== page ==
Left floor installed (20 – 22 February 2003)
This actually went quite quickly, even though our logs say it took two days. The issue was amount of time spent on each of those days. I set up a fair amount of welding, and Aaron did the welding, for the most part. As I said in the last entry, the floors look like Real Headway Being Made, even though the preparation — essential as it is — consists of putzy little stuff. We push to make the putzy little stuff as painless to do as possible.
As with the right floor panel, we used a (non-standard) bolting strategy, with the bolts along the front end, the inside of the panel facing the transmission/engine space, along the cross member, and along the back of the panel. Size of bolts and attachment strategy for the left side was the same as for the right.
Symmetry is good.
The outside edge of the panel (along the seam of floor panel and outer sill) had a very natural fit. We basically just laid the panel on the car and welded. However, the central portion of the panel (behind the cross member where the right and left floor panels meet) seemed to bulge a bit. We will bolt that area in any case, and probably weld it as well. As I recall, the original floor panels had a separate panel attached in this area, which is the part that forms the “floor” of the drive shaft tunnel. I don’t know that this original panel was an original part, in any case. (I haven’t look at the notes or at the parts themselves, but this piece may actually have been something other than metal.) The pictures I have seen of this area don’t show a metal cover over the area. And yet, a sheet covering the area where the floor panels meet actually doesn’t sound like a bad idea.
I might just do it, since I’ve seen enough nasty rust form in that area.
The fitting of the entire floor means fitting the parts that straddle each floor panel, and this means the “rear floor stiffener” which I had fabricated earlier. As of 25 February, we had just fit this piece using clamps, and we haven’t welded or attached it to the floor yet. Here again we will be a bit out-of-the-ordinary, since I want to use 1/4 inch bolts to attach the stiffener. We’ll use eight bolts, four to each side. In between we’ll spot weld.
Left wheel well repaired
With the car flipped over, it was easy to get at the rust damage at the top portion of the left wheel well and the so-called “fillet” where the rear portion of the cockpit interior meets the lower edge of the convertible top. This area has been badly corroded, and crudely “fixed” with Bondo and wood strips (!). We had removed this blodged repair, and intended on doing some metal work. That we did, with two pieces of 20-gauge metal. The first piece was aligned with the curve of the upper portion of the left rear quarter panel, and the second piece (welded on top of the first piece from inside the wheel well) formed the fillet wall. As with other fixes, we ground off the welding excesses, and used Bondo to smooth the surface. We were actually less worried about how this fix looked, since it is in a place where you really need to want to look to see it at all. After the application of Rock Guard to the area, this fix won’t be easily visible. But trained eyes will see it, I guess. If they look for it….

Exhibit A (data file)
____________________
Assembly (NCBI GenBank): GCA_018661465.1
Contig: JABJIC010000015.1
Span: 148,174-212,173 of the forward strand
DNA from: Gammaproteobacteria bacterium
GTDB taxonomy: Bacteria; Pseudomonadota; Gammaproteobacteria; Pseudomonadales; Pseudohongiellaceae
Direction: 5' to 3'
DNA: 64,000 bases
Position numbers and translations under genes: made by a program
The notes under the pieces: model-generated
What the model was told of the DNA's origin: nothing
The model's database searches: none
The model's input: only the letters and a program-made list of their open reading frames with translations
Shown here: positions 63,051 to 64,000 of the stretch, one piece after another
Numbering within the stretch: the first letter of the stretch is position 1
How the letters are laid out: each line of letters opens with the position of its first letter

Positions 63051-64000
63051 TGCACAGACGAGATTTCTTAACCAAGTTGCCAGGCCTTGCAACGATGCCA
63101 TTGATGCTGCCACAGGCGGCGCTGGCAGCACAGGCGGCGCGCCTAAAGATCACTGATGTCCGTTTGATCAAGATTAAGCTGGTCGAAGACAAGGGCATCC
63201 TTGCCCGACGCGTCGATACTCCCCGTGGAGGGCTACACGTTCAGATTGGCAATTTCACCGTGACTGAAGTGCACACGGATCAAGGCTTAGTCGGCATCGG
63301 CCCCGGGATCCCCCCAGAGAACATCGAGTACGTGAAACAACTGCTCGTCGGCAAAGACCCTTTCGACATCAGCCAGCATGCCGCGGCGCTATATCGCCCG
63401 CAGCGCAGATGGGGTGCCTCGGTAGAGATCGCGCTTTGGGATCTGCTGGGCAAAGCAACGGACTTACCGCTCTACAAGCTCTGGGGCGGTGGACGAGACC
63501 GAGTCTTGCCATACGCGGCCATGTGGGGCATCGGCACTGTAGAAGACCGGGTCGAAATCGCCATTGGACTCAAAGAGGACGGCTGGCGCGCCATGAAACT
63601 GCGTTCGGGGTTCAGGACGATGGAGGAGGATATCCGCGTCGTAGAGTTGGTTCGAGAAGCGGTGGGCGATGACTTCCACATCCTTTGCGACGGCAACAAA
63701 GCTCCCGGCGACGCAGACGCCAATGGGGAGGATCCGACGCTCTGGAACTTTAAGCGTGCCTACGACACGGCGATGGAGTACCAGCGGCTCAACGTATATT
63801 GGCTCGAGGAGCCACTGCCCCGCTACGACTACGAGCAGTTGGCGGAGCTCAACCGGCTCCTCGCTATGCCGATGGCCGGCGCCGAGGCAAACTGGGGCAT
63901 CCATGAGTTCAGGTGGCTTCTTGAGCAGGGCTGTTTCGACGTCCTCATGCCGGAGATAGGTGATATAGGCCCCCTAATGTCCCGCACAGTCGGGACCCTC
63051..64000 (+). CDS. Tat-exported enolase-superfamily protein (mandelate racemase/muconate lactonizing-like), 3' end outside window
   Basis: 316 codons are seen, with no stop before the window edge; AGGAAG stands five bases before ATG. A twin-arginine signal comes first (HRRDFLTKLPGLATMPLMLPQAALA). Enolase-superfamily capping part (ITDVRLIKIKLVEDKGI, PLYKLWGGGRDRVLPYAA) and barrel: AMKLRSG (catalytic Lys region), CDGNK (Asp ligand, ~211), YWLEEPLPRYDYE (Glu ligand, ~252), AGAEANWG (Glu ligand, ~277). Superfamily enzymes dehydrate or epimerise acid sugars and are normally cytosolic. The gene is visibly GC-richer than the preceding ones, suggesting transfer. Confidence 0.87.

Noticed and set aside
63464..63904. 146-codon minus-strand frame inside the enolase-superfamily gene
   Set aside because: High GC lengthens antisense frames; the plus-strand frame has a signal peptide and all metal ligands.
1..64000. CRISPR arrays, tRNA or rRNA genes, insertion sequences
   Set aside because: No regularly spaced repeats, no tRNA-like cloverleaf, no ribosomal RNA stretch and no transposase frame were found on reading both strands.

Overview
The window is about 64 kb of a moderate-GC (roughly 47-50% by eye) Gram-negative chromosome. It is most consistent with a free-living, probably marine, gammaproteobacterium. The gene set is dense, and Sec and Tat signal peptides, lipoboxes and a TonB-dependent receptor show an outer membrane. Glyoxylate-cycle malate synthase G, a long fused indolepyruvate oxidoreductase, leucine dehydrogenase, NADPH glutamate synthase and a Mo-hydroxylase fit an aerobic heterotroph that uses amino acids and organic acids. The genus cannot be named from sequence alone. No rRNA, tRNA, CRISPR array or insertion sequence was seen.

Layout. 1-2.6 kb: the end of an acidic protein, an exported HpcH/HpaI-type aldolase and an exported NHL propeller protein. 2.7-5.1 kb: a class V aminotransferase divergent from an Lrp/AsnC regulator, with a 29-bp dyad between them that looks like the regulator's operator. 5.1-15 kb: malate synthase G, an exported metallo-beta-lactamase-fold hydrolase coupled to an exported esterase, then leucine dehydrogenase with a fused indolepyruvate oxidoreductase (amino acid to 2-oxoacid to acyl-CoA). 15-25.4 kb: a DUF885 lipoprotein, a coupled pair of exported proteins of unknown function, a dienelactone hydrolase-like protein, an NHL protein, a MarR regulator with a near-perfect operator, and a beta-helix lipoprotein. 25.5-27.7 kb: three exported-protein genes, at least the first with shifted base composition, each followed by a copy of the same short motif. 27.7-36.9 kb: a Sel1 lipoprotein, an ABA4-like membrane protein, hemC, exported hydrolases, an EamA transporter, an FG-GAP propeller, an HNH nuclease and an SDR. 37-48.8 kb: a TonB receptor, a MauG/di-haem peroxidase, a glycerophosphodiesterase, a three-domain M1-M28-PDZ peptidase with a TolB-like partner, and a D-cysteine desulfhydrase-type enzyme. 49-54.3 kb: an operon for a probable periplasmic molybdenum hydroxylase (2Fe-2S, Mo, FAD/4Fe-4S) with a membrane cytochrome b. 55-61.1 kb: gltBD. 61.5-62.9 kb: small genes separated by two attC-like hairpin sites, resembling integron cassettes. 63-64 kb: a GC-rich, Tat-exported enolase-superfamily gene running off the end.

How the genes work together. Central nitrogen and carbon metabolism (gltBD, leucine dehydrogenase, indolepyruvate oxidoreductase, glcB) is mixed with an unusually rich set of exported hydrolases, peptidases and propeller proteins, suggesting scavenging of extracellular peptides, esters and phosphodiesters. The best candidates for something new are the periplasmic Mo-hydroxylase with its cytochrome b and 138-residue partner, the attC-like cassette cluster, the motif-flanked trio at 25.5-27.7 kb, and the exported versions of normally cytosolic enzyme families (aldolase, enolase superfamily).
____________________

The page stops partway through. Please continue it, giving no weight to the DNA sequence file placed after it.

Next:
I should say that cleaning the original rock guard from the inside of the wheel wells and the IRS corridor between them has been a real chore. I believe that the original coating remained, but a later owner must have applied some “rust-proofing” to some areas, especially where we found significant rust damage. Fortunately (or not), these gunky areas were removed in order to repair the rust. But residues of the goo remained in other areas, and just made a mess to clean off. An acetone-based solvent seemed to soften the coatings, but not entirely dissolve them. We were able to scrape off a good deal, and then the solvents took off the rest. Or, at least the solvents made it possible to smear it around a bit. For the record, the coatings were a yellowish color, though that might have been their age showing.